Durban, South Africa. 19 May 2018. Volvo Group Southern Africa welcomed the President of South Africa, Cyril Ramaphosa, to its Volvo Trucks assembly plant in Durban.

Also in attendance was Minister of Economic Development, Mr Ebrahim Patel, Minister of Higher Education, Ms Naledi Pandor, as well as the Deputy Minister of Trade and Industry, Mr Bulelani Gratitude Magwanishe.

During his address, President Ramaphosa thanked Volvo for its continuing investment in the South African economy and its commitment in particular to the empowerment and development of the country’s youth.

“Volvo is one of those companies who believe that it is not enough to invest in factories, machinery and supply chains,” said President Ramaphosa. “They believe it is necessary also to invest in society. We therefore applaud Volvo for making youth development such an integral part of its social investment programme.”

As the largest Swedish company, and one of the world’s largest manufacturers of trucks, buses, construction equipment and marine, and industrial engines, Volvo Group employs around 100 000 people, has production facilities in 18 countries and sells its products in 190 markets.

Here in South Africa, Volvo Group is represented by Volvo Trucks, Volvo Bus, Volvo Financial Services, Volvo Penta and UD Trucks. It employs around a 1000 people across the region, including at its assembly plants here in Durban, as well as in Rosslyn.

“Our mission is to drive prosperity. On a basic level, we believe that modern logistics is a prerequisite for our economic welfare. Simply put, transport helps to combat poverty,” said Torbjörn Christensson, president of Volvo Group Southern Africa. “Most importantly, we are committed to influence growth towards a sustainable society. We create societal value by actively engaging in the communities where we live and operate.”

Volvo Group has been actively engaged with South African communities to implement numerous initiatives where community needs are met by the company’s unique assets and expertise, to maximise the value created for society as a whole.

In 2015, the Volvo Group invested R80 million on a new Regional Distribution centre in the Ekurhuleni area. The company has also received preliminary approval for an investment of R150 million to build a new state-of-the-art dealership in Durban South.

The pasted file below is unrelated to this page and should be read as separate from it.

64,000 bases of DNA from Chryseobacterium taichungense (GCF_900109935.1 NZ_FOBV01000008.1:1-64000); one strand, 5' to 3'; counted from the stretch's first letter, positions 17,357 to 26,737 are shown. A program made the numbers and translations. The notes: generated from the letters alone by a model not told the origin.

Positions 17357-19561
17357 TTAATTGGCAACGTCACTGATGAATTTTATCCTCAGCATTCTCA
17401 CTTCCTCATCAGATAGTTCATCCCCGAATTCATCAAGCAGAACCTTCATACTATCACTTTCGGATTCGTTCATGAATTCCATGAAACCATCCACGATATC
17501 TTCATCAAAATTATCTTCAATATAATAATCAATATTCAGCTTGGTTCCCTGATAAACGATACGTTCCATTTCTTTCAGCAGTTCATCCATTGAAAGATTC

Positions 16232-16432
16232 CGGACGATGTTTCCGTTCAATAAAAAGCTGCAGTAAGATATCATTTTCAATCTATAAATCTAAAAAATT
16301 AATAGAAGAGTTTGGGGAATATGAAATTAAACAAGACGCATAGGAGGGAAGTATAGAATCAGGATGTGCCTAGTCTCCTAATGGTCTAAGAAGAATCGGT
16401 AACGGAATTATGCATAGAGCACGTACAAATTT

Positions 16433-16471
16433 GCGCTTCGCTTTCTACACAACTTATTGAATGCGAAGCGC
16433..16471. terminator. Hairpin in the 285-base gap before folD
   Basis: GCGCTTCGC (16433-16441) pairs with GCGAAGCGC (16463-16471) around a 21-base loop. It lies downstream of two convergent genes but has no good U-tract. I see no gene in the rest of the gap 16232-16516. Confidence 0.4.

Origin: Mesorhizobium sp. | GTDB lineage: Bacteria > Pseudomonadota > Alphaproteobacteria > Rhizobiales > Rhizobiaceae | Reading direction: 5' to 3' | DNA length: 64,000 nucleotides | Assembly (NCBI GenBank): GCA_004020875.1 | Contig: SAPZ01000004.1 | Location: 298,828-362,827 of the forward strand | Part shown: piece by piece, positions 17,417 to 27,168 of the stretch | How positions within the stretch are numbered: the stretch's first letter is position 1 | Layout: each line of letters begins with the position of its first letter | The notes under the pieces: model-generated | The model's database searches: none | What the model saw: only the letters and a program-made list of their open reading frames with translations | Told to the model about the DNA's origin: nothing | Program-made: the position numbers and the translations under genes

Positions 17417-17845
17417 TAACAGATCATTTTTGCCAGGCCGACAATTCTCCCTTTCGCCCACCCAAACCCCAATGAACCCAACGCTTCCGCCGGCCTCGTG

Since 2015, the Group has invested more than R86 million on apprenticeship training, automotive industry learnerships, disabled person learnerships, as well as internships. The company is planning to invest another R25 million during 2018.

During the course of 2018, Volvo Group will also establish a specialised Driver Training Academy to address the shortage of skilled drivers in the region, an investment of R1.4 million.

“We are also continuing our involvement in Star for Life, a non-profit organisation that aims to provide young people in South Africa with essential life skills, sport training and health education. Just in the three years from 2017 to 2019, we are planning to invest around R7.8 million in this very worthy cause,” said Christensson.

Star for Life is an exemplary project that creates new opportunities for young people in South Africa to complete an education and to create good lives for themselves. In the process, opportunities also arise for some of the qualified youth that completed their training through Star for Life, to be employed by Volvo.

“In short, we believe in the future of South Africa. We especially believe in the youth of South Africa and the endless potential the youth holds,” said Christensson. “As a global company, with a strong commitment to the success of South Africa, we also support government’s initiative to focus on youth development as is envisioned in initiatives such as the proposed Youth Employment Service.”

He closed by saying that as a global company, Volvo Group is certainly proud of their business successes here in South Africa. “We are even more proud of the difference we believe we are making by investing in skills development, youth development, and giving back to the industry and the country as a whole,” said Christensson.